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\begin{document}
\begin{center}
{\bf PROBABILISTIC MODELING OF DATA STRUCTURES ON WORDS:}\\
{\bf A Reply to Professor Andersson's Letter}
\par
\medskip
\parsec
\end{center}
\par
\bigskip\bigskip\bigskip
\begin{singlespace}
\noi
\begin{tabular}{lll}
Peter Kirschenhofer&Helmut Prodinger&Wojciech Szpankowski\footnotemark\\
Dept. of Algebra\&Discrete Math.&Dept. of Algebra\&Discrete Math.&Dept. of Computer Science\\
Technical University of Vienna&Technical University of Vienna&Purdue University\\
A-1040 Vienna &A-1040 Vienna &W. Lafayette, IN 47907\\
Austria&Austria&U.S.A.\\
\end{tabular}
\footnotetext{This research was supported by
the NSF Grant INT-8912631, and in part by
AFOSR grant 90-0107, by the NSF grant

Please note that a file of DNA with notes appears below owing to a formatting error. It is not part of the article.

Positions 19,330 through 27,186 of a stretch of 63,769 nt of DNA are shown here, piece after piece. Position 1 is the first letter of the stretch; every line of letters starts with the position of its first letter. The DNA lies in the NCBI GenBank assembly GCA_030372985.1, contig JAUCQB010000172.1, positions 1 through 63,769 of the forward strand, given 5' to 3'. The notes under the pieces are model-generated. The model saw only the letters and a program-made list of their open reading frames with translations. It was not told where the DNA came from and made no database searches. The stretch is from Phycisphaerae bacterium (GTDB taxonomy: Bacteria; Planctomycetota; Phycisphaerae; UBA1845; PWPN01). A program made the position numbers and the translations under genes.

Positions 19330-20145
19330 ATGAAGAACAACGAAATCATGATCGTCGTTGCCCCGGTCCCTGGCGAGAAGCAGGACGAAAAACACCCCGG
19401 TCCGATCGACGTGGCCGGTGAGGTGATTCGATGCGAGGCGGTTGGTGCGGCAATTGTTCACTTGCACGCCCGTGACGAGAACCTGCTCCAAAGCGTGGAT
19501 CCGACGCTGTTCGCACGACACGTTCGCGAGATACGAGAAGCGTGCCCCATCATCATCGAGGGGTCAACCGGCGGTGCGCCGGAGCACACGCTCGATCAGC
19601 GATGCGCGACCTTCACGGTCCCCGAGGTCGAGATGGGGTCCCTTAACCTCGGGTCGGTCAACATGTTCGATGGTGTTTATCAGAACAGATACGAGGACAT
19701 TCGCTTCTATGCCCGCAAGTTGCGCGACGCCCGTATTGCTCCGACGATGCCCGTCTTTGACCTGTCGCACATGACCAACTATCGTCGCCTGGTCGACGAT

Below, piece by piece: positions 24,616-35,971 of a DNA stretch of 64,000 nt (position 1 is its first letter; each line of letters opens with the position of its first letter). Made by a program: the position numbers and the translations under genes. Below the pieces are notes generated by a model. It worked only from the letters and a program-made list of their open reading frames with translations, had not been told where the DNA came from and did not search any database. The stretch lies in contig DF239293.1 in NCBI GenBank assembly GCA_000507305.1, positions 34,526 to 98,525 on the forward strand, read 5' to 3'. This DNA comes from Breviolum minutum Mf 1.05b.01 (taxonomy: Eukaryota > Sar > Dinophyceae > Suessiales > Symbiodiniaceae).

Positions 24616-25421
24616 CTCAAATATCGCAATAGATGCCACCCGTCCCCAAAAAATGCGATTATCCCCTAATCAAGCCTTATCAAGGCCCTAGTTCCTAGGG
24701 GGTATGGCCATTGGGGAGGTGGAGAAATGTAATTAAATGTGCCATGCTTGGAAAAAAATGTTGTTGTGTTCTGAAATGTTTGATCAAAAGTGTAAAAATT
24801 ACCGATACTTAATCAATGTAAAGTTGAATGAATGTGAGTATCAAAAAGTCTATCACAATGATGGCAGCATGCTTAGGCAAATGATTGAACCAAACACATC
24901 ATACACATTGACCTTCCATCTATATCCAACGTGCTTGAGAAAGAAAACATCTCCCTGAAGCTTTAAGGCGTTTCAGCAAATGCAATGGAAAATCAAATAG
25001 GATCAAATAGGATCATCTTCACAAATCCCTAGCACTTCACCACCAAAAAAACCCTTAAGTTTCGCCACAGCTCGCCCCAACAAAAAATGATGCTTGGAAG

CCR-9201078 and NCR-9206315,
and by grant R01 LM05118 from the National Library of Medicine.}
\bigskip\bigskip\bigskip
\begin{center}
{\bf Abstract}
\end{center}
\par
\bigskip
Professor Arne Andersson's Letter-to-the-Editor concerning our paper
``On the Balance Property of Patricia Tries: External Path Length
Viewpoint" {\it Theor. Comp. Sci.}, 68, 1989 motivated us
to present some thoughts about probabilistic analysis of data
structures on words. The intention of this note
is to discuss potential advantages
and disadvantages of probabilistic analyses, and in particular
to provide a proper interpretation of probabilistic results.
This can only be achieved after building a {\it suitable} probabilistic
model for a {\it given} set of data. We describe a sequence of
probabilistic models with an increasing generality that can be applied
to the analysis of algorithms on words. Finally, we discuss a few
theoretical results to indicate that our findings from the above cited paper
hold true under more general probabilistic assumptions.
\end{singlespace}
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\big
{\bf 1. PROBABILISTIC MODELS}
\par
\medskip
It is important to realize that the expected size and shape of
the data structures on words depends upon the various probabilistic
assumptions on the words (strings).